Heel spur is a hook of bone that protrudes from the bottom of the foot where plantar fascia connects to the heel bone. Pain associated with heel spurs is usually pain from plantar fasciitis, not the actual bone. Heel spurs are most often diagnosed when a patient has visited a pain specialist or podiatrist for on-going foot pain related to plantar fasciitis; spurs are diagnosed via X-ray of the foot. Heel spurs are most commonly diagnosed in middle-aged men and women. As noted, most patients with this condition have other podiatry-related pain. This condition is a result of plantar fasciitis (when the fascia, a thick connective tissue that connects the heel bone and ball of the foot) becomes inflamed. Some 70% of plantar fasciitis patients have a bone spur. Bone spurs are soft calcium deposits caused from tension in the plantar fascia. When found on an X-ray, they are used as evidence that a patient is suffering from plantar fasciitis. Plantar fasciitis is typically caused from repetitive stress disorder. Walking, running, and dancing can cause this with time.
When a patient has plantar fasciitis, the plantar fascia becomes inflamed and degenerative (worn out)--these abnormalities can make normal activities quite painful. Symptoms typically worsen early in the morning after sleep. At that time, the plantar fascia is tight so even simple movements stretch the contracted plantar fascia. As you begin to loosen the plantar fascia, the pain usually subsides, but often returns with prolonged standing or walking.
Heel spur and plantar fasciitis pain usually begins in the bottom of the heel, and frequently radiates into the arch. At times, however, the pain may be felt only in the arch. The pain is most intense when first standing, after any period of rest. Most people with this problem experience their greatest pain in the morning, with the first few steps after sleeping. After several minutes of walking, the pain usually becomes less intense and may disappear completely, only to return later with prolonged walking or standing. If a nerve is irritated due to the swollen plantar fascia, this pain may radiate into the ankle. In the early stages of Heel Spurs and Plantar Fasciitis, the pain will usually subside quickly with getting off of the foot and resting. As the disease progresses, it may take longer periods of time for the pain to subside.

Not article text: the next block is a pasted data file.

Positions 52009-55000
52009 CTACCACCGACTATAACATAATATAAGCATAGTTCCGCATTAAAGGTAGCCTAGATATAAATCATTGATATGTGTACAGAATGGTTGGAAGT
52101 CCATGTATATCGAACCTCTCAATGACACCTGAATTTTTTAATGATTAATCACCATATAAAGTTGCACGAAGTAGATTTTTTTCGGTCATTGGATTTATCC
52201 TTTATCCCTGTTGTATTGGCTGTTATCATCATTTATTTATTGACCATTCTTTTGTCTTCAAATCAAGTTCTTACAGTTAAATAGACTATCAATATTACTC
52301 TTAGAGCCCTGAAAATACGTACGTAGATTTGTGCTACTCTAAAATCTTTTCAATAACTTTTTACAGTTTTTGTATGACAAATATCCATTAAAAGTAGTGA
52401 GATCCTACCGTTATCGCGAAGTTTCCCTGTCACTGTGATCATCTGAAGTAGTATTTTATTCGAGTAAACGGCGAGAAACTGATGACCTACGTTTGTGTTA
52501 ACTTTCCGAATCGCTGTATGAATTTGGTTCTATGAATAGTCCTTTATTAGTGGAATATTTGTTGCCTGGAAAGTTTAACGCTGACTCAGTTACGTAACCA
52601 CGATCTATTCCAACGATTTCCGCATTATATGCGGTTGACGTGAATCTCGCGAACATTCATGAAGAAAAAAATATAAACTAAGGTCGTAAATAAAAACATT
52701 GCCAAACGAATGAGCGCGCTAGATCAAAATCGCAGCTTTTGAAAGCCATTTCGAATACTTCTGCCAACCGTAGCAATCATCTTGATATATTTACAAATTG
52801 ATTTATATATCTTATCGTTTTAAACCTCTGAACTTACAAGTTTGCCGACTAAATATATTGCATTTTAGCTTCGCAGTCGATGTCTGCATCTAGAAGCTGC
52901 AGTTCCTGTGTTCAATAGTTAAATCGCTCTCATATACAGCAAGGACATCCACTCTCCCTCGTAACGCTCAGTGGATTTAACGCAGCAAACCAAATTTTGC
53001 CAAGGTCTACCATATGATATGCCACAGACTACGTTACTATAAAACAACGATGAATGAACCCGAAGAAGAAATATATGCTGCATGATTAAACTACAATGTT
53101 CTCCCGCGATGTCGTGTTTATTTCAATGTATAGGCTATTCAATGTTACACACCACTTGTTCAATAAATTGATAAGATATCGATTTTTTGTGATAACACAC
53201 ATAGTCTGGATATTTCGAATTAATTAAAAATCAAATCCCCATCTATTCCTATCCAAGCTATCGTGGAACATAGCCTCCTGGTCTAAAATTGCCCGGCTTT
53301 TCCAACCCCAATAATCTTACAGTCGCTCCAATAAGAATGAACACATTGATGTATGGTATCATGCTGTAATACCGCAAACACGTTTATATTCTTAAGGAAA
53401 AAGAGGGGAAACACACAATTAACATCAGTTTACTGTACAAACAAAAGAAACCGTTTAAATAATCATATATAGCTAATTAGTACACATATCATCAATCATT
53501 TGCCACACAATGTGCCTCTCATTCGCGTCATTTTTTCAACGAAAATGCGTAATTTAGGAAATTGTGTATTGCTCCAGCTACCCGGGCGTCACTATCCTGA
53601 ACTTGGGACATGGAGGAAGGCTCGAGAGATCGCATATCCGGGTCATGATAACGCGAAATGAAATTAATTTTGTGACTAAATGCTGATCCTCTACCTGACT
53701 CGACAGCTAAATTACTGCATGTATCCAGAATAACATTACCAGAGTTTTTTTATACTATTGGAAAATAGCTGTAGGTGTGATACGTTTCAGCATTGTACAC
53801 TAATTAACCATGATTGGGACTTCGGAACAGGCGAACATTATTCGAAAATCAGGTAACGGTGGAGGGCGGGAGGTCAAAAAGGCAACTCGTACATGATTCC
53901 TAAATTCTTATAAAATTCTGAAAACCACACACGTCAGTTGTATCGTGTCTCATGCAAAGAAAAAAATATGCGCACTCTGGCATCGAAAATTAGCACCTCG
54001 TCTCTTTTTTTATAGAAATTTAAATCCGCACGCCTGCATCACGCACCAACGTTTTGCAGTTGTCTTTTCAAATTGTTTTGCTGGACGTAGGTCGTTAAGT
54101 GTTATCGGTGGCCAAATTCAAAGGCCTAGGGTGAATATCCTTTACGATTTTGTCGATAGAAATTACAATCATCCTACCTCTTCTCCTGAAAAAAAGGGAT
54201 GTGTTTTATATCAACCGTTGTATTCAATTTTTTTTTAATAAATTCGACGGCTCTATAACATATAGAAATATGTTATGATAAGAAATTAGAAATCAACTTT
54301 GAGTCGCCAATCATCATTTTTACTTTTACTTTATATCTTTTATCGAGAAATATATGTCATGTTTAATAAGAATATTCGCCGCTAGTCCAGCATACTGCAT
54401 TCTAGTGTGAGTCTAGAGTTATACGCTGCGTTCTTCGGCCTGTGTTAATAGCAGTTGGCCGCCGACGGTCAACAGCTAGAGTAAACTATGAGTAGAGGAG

A Diagnosis of Heel Spur Syndrome is a very common reason for having heel pain. Heel pain may be due to other types of conditions such as tendonitis, Haglund's Deformity, Stress Fracture, Tarsal Tunnel Syndrome, or low back problems. A more common condition in children is Sever's Disease. The diagnosis is usually made with a combination of x-ray examination and symptoms.
Non Surgical Treatment
The key for the proper treatment of heel spurs is determining what is causing the excessive stretching of the plantar fascia. When the cause is over-pronation (flat feet), an orthotic with rearfoot posting and longitudinal arch support is an effective device to reduce the over-pronation, and allow the condition to heal. Other common treatments include stretching exercises, losing weight, wearing shoes that have a cushioned heel that absorbs shock, and elevating the heel with the use of a heel cradle, heel cup, or orthotic. Heel cradles and heel cups provide extra comfort and cushion to the heel, and reduce the amount of shock and shear forces experienced from everyday activities.
Surgery to correct for heel spur syndrome is a common procedure which releases plantar fascia partially from its attachment to the calcaneous (heel bone). This part of the surgery is called a plantar fasciotomy due to the fact the fascia is cut. This is most often done through an open procedure as any heel spur or bursa can be removed at the same time. If the spur is not removed during the surgery, it will probably be just as successful, as the large spur is not the true problem. Some physicians use an endoscopic approach (EPF) where a small camera aids the physician during surgery with typically smaller incisions on each side of your foot.
Prevention of heel spur syndrome may be best by finding a good supportive shoe. Never go barefoot or wear a flat soled shoe. There are many over the counter arch supports that give increased support for your feet. Usually when there is excessive pronation the Achilles Tendon contracts or becomes shortened over time since it is not being used fully. The shortened Achilles Tendon is called an equinus deformity. By keeping this tendon stretched it may decrease some of the tension in the foot. Some theories believe the Achilles Tendon and plantar fascia is continuous. Before you get up from rest, stretch out your Achilles and the plantar fascia. You may attempt to spell the alphabet with your foot and ankle, use a towel against pressure on your foot, or roll a can of soup or sodapop on the ground. Ice may work well at the times of severe pain. For a chronic pain, or longer lasting pain heat therapy may improve the condition.